This post originally appeared on Berkeleyside and was republished on The Bay Citizen.

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{ 27 comments… read them below or add one }

Sheryl September 16, 2011 at 5:54 pm

I grew up eating grilled cheese but haven’t had it in years. Time to get out the good butter and the brick!


Sarah Henry September 17, 2011 at 7:20 am

Indeed, Sheryl, Funny how we go on cooking and eating jags, isn’t it?


Kerry Dexter September 17, 2011 at 4:46 am

his menu soulnds like a brilliant idea for a food truck, although I’d have to add onions and mushrooms myself. thanks for the story behind the grilled cheese, Sarah.
Kerry Dexter´s last [type] and healing: September memories


Sarah Henry September 17, 2011 at 7:21 am

those additions do sound good, kerry.


NoPotCoooking September 17, 2011 at 5:09 am

Love the idea of using a brick. There was some tv show on FoodNetwork recently where people were competing to get their restaurant funded. One of the contestants wanted to have a grilled cheese restaurant. He didn’t win though.


Sarah Henry September 17, 2011 at 7:22 am

Grilled cheese and mac&cheese seem to be having some kind of renaissance right now. Perhaps recessionary times call for low-cost comfort foods.


MyKidsEatSquid September 17, 2011 at 7:50 am

There’s a restaurant here in Ohio getting a lot of buzz–all focused on grilled cheese too. I’m going to have to check out his blog to figure out the brick technique–it does sound like a good way to get the cheese crispies on the outside, which is my favorite part.


Sarah Henry September 19, 2011 at 3:13 pm

Sounds like you’re not alone, MKES, since the GrilledCheezGuy has met with such success.


Alexandra September 17, 2011 at 1:00 pm

I visited the SF bay area 15 years ago, and even back then, was impressed by the food savvy. I remember the Cheeseboard Factory, among other things. I hope to re-visit my friends in Mill Valley soon. They are always impressed by what I know from reading your blog. Now I can tell them who makes excellent grilled cheese sandwiches!
Alexandra´s last [type] ..The Turtle that Crossed the Road


Sarah Henry September 19, 2011 at 3:15 pm

Sandy, quick correction before the collective gasps in horror: I think you mean the Cheeseboard Collective, right? The group I wrote about recently, selling cheese, bread, and other baked goods for 43 years now and counting.

Glad you get to impress your Mill Valley pals with your local knowledge.


merr September 18, 2011 at 7:34 am

Though I don’t make grilled cheese that often I still LOVE IT! It’s one of the most perfect comfort foods I know, yet so much more!


Sarah Henry September 19, 2011 at 3:15 pm

Agreed, merr, haven’t had one in an age and yet I love them so.


Casey@Good. Food. Stories. September 18, 2011 at 6:56 pm

It’s awesome to know that a real live professional grilled cheese maker loves the same cheeses I do for sandwich-making – Cabot and Tillamook make me ever so happy.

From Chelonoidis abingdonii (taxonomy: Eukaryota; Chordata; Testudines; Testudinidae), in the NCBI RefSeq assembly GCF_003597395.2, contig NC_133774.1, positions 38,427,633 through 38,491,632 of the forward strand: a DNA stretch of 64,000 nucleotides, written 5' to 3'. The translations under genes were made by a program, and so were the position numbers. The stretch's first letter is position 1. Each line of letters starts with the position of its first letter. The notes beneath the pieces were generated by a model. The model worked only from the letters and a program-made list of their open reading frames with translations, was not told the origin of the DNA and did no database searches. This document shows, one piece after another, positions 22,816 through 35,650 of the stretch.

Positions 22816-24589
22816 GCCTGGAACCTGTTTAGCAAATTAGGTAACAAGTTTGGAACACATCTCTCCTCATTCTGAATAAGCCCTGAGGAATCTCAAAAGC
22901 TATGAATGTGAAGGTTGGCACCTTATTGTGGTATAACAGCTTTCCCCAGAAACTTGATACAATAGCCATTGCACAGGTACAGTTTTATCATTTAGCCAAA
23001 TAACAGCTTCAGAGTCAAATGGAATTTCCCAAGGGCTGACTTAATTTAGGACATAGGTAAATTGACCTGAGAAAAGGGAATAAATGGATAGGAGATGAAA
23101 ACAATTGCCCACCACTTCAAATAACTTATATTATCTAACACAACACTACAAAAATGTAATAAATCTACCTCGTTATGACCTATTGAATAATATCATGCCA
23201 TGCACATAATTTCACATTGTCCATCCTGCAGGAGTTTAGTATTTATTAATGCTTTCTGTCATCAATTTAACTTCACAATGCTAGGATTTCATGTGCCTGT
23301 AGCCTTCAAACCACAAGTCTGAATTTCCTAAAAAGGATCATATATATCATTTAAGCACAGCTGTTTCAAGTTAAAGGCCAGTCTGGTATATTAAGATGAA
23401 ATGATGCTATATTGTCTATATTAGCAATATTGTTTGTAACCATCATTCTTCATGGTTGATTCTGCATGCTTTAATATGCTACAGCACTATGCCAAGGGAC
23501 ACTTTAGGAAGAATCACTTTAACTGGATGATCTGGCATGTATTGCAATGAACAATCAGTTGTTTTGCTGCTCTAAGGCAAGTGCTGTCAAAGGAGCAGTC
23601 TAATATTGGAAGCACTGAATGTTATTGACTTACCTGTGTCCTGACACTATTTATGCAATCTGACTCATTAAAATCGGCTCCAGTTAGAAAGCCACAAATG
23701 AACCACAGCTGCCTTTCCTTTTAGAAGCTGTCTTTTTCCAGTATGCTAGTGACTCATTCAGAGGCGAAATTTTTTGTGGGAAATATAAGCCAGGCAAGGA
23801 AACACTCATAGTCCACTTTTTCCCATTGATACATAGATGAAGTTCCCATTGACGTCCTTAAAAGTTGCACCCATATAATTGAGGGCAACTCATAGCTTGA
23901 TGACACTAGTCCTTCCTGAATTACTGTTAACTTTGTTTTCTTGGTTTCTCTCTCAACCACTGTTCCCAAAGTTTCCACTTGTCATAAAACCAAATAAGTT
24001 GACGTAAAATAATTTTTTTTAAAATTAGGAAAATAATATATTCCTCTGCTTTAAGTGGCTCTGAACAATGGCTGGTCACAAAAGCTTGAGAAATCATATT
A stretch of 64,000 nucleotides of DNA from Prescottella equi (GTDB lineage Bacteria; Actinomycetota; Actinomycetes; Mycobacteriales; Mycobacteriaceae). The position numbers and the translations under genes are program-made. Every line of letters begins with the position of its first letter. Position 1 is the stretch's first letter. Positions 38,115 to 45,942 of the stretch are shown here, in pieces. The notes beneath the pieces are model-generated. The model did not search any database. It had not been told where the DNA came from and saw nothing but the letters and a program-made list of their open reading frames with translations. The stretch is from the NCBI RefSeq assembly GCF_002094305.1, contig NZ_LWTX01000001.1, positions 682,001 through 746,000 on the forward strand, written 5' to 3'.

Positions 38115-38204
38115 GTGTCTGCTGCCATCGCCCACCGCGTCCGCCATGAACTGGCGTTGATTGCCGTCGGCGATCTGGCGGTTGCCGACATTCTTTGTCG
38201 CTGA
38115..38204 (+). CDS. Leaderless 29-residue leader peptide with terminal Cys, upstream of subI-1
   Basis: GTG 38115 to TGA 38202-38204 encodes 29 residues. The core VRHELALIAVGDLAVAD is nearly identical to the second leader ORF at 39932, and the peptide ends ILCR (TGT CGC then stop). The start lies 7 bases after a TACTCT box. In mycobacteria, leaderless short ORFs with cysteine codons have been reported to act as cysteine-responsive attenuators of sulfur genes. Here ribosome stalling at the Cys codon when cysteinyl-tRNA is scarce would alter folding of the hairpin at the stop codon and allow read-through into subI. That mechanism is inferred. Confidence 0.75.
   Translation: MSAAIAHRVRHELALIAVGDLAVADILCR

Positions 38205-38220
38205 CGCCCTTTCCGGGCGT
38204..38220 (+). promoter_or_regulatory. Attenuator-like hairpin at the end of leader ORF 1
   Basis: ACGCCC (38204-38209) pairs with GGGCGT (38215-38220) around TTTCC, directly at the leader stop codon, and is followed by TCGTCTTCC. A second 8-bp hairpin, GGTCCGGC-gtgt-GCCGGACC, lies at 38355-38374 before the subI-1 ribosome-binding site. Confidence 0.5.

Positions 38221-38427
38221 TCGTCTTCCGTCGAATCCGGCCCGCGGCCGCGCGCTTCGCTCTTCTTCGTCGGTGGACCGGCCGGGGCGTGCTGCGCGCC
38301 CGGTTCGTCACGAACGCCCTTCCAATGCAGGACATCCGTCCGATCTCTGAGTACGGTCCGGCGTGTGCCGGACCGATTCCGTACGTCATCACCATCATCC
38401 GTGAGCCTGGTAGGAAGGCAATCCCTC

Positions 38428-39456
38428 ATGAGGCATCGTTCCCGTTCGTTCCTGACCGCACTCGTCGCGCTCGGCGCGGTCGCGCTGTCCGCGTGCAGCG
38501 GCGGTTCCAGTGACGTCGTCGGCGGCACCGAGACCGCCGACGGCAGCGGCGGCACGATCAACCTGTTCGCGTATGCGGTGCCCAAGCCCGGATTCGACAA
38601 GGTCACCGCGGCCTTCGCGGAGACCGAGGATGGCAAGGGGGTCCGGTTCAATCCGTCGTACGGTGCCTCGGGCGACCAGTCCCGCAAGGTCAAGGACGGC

Casey@Good. Food. Stories.´s last [type] ..Double-Wide Meals at Cozy Cottage


Sarah Henry September 19, 2011 at 3:15 pm

You’ll have to try Michael’s version, Casey, next time you’re in town.


Jeanine Barone September 19, 2011 at 11:40 am

Grilled cheese is one of my favorite comfort foods. Wish we had a mobile truck offering grilled cheese here in NYC. We have all manner of trucks but none with grilled cheese.


Sarah Henry September 19, 2011 at 3:16 pm

Coming soon, no doubt, Jeanine, coming soon.


Michael Davidson September 19, 2011 at 12:09 pm

Thank you all for the support.

We are working on getting a food truck. It is all I want for Christmas!



Sarah Henry September 19, 2011 at 3:19 pm

My pleasure, Michael. Hope Santa brings you what you wish for. If not, there’s always Kickstarter, right?


Susan September 19, 2011 at 3:33 pm

We have a grilled cheese truck in Boston, too. Grilled cheese is just one of those foods that even as you mature and refine your palette, you can still love, especially when they involve gourmet ingredients like this. Yum!
Susan´s last [type] ..5 Sites for Discovering Local Food Events


Sarah Henry September 20, 2011 at 5:02 pm

No argument with your thoughts here, Susan.


Melanie @ Frugal Kiwi September 19, 2011 at 5:48 pm

Here in NZ they don’t do “grilled cheese” as such, but you can occasionally run across a mean “toasted” cheese sandwich, especially ones with onion. Wow, I really need some lunch!
Melanie @ Frugal Kiwi´s last [type] ..Do you suffer from Hafta Syndrome?


Sarah Henry September 20, 2011 at 5:03 pm

At home we call them jaffles — don’t we? — it’s been so long since I ate me a grilled cheese in Sydney I’m not 100% sure. Now I’m hungry and homesick.


Living Large September 20, 2011 at 7:40 am

Never was a fan of my mother’s grilled cheese, but they were just plain Jane ones. I’ve heard there is quite a competitive thing going on with foodies and grilled cheese. This will probably be the next food show! :)


Sarah Henry September 20, 2011 at 5:05 pm

LL you may be shocked to learn that there are entire restaurants, competitions, and cookbooks devoted to all things grilled cheese. Comfort foods make a comeback during cash-strapped times, for sure.


Dan Alpert September 20, 2011 at 4:04 pm

CONGRATULATIONS!!! Just read on Berkeleyside about your award — very well-deserved in my opinion! Must be nice to have you good work noticed!


Sarah Henry September 20, 2011 at 5:06 pm

Thank you so much, Dan, you are too kind. I so look forward to foraging for fruit with you again one day soon. The story I wrote on the work you and Natasha do remains a favorite of mine.


Melanie Haiken September 30, 2011 at 9:17 am

I cannot imagine who he has time to do all this and hold a day job too, but more power to him, and lucky for his diners! I absolutely love grilled cheese; I hope I have a chance to check out his wares at Hardly Strictly!